Stackable Form Factors Shrink and Evolve with Outstanding Legacy Support

By Paul Rosenfeld, President, SFF-SIG

One of the driving forces for the use of Intel® architecture (a.k.a. x86) in embedded systems has been its similarity to the ubiquitous PC. The addition of a stacking architecture— whereby I/O cards are plugged piggy-back-style on top of each other instead of into a card cage—creates a small, rugged system with high resistance to shock and vibration. Developed in the early 1990s, the widely deployed PC/104 architecture and its derivatives have been the foremost examples of this stacking technology.

PC/104 enabled hundreds if not thousands of new embedded applications to use an off-the-shelf x86 solution where a custom solution might have been required. Yet stacking-architecture form factors have not evolved—even as advances in low-power, high-integration processor families like the Intel® Atom™ processor have reduced the board space required for an x86 implementation. The 90-x-96-mm PC/104 boards, which were phenomenally small in 1992 compared to 150-square-inch motherboards, are ho-hum today. They’re even considered large by 2010 standards. Many additional applications could be implemented with an off-the-shelf x86 solution if only a smaller form factor were available.

In 2009, the Small Form Factor Special Interest Group (SFF-SIG) introduced a set of specifications defining a smaller stackable architecture. The bottom of the stack, as always, is the single-board computer (SBC). The SFF-SIG SBC definition builds on the popular Pico-ITX form factor. It was originally introduced by VIA Technologies and is now also supported by Kontron, Radisys, Axiomtek, and others. The new Pico-ITXe (“e” for expandable) specification defines a 72-x-100-mm SBC using SFF-SIG’s SUMIT interface (see accompanying article) to support stacking I/O modules. SUMIT provides a wealth of bus interfaces including x1 and x4 PCI Express lanes, LPC, USB, I2C, and SPI. All that remained was the I/O module definition.

The Pico-I/O specification defines a 60-x-72-mm, SUMITbased I/O expansion module. At half the size of PC/104 boards, Pico-I/O modules include mating SUMIT connectors on both the bottom and top of the board. Due to the multi-interface SUMIT technology, a Pico-I/O board may grab the interface(s) that it requires (perhaps a single USB port or x1 PCI Express lane or even both) and pass the remaining signals up the stack. By implementing lane/channel shifting for both PCI Express and USB, the next card up the stack is guaranteed to find a USB port or PCI Express lane available on port1/lane1 if the resource remains available from the SBC.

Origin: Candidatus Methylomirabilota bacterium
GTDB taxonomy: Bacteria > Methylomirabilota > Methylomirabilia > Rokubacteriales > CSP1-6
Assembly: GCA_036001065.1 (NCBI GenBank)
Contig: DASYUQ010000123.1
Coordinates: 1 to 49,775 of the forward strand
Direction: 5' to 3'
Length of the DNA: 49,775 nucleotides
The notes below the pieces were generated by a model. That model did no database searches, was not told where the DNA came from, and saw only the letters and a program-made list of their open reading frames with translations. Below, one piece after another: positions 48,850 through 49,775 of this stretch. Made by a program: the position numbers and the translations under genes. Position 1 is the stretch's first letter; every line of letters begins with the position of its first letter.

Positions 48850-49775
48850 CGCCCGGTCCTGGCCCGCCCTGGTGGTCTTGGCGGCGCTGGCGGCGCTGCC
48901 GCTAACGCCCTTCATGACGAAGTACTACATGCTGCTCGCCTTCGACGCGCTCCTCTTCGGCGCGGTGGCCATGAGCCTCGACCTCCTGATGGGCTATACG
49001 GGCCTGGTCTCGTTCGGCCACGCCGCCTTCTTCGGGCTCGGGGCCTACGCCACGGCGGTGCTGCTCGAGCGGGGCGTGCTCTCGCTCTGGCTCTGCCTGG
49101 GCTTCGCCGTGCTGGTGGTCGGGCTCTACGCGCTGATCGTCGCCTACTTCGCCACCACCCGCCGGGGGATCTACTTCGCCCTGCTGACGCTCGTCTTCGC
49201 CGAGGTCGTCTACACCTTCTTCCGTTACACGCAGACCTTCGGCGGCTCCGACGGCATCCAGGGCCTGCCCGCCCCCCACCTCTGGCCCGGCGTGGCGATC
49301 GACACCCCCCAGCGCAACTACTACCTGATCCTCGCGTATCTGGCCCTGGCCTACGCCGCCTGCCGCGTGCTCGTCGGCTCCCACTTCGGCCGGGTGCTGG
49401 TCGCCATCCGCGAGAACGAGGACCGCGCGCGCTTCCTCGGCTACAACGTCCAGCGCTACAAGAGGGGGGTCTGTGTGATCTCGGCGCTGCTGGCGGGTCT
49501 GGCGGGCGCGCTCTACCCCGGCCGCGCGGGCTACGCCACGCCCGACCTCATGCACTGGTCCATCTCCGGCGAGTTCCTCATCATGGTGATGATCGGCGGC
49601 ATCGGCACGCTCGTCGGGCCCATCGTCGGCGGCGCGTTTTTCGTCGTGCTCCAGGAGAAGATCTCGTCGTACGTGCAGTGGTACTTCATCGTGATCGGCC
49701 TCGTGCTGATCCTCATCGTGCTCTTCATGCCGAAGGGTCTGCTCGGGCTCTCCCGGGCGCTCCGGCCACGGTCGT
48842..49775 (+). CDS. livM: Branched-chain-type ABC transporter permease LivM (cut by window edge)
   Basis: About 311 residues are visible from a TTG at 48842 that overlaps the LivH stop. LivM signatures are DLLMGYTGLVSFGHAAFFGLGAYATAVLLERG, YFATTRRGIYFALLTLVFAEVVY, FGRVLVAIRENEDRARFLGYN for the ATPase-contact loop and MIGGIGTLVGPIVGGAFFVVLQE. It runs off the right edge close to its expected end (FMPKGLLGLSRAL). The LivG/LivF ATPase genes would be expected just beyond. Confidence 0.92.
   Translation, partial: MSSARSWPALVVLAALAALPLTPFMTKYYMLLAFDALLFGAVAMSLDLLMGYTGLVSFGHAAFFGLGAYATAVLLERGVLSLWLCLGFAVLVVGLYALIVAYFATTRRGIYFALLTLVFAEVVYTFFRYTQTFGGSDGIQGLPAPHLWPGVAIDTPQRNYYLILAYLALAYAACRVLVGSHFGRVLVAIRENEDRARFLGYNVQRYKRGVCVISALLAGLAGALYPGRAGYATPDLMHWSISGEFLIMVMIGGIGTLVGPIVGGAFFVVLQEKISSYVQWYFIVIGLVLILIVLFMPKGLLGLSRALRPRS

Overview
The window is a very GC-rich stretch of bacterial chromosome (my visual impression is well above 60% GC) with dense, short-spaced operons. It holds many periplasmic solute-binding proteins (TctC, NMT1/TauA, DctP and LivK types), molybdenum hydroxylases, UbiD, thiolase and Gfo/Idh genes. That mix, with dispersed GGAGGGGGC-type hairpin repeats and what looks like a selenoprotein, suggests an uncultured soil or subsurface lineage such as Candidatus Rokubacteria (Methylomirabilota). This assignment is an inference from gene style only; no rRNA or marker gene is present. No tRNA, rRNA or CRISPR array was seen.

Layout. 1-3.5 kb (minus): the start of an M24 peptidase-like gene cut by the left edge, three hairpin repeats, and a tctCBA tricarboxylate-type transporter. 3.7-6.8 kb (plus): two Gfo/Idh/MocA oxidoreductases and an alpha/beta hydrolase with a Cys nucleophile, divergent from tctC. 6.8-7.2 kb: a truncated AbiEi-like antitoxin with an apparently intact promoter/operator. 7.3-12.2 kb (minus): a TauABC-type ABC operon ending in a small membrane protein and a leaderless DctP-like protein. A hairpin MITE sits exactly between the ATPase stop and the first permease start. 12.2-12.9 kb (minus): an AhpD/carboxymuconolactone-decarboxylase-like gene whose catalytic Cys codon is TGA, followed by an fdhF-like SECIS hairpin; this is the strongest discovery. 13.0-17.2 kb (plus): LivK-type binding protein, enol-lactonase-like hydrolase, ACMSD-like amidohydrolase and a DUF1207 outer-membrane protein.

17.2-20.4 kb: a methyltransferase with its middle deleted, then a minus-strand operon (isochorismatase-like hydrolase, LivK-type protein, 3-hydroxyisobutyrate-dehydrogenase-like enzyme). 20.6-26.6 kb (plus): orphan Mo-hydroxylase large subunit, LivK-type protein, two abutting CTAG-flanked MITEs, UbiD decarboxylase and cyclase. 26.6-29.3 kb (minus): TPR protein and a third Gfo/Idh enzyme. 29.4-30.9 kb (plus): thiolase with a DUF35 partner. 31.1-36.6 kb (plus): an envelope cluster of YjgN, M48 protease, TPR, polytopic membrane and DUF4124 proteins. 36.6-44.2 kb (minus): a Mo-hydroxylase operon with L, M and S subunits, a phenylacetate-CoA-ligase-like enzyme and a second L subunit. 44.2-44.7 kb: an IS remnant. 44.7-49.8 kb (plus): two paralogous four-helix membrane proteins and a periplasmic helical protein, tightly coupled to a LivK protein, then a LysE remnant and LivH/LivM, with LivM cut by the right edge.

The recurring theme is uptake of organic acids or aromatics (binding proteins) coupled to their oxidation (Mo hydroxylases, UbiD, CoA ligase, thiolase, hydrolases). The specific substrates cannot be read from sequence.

As with the inception of PC/104, major suppliers in the x86 SBC and I/O markets are now releasing Pico-based designs. VIA has a Pico-ITXe board available today (EPIAP710) and VIA, WinSystems, and ACCES I/O all have Pico-I/O modules available as well.

Certainly, not all applications have size requirements that dictate a tiny, Pico-based solution. For many, 90-x-96 mm remains perfectly adequate. To support the needs of these applications, SFF-SIG has released specifications that define the use of the SUMIT interface on PC/104-sized boards. This SUMIT-ISM specification embraces a unique mounting concept that enables outstanding legacy support of existing PC/104 or PCI-104 I/O cards on top of the SUMIT-ISM stack. Through appropriate use of bridge technology either on the SBC or on an I/O card, a SUMIT-ISM stack can support a legacy PC/104 card with its ISA bus (bridged from LPC) or a legacy PCI-104 card with its PCI bus (bridged from a x1 PCI Express lane). This capability smoothes the evolution from older technologies to new bus architectures by maintaining support for the I/O cards that make applications unique.

SUMIT-ISM CPUs and I/O cards—together with SUMITEPIC and SUMIT-EBX CPUs—are available today from VersaLogic, WinSystems, and ADLINK. The SUMIT, Pico- ITXe, Pico-I/O, ISM, and SUMIT-ISM specifications may all be downloaded without restriction or registration from the SFF-SIG web site (www.sff-sig.org).

Paul Rosenfeld is president of the Small Form Factor Special Interest Group (SFF-SIG). His career in the embedded space spans almost 40 years of software and hardware engineering, marketing, and senior-management positions in companies like HP, Intel, Vadem, Microtec/Mentor Graphics, Ampro, and Diamond Systems. Rosenfeld was part of the team that introduced PC/104 to the market in 1990.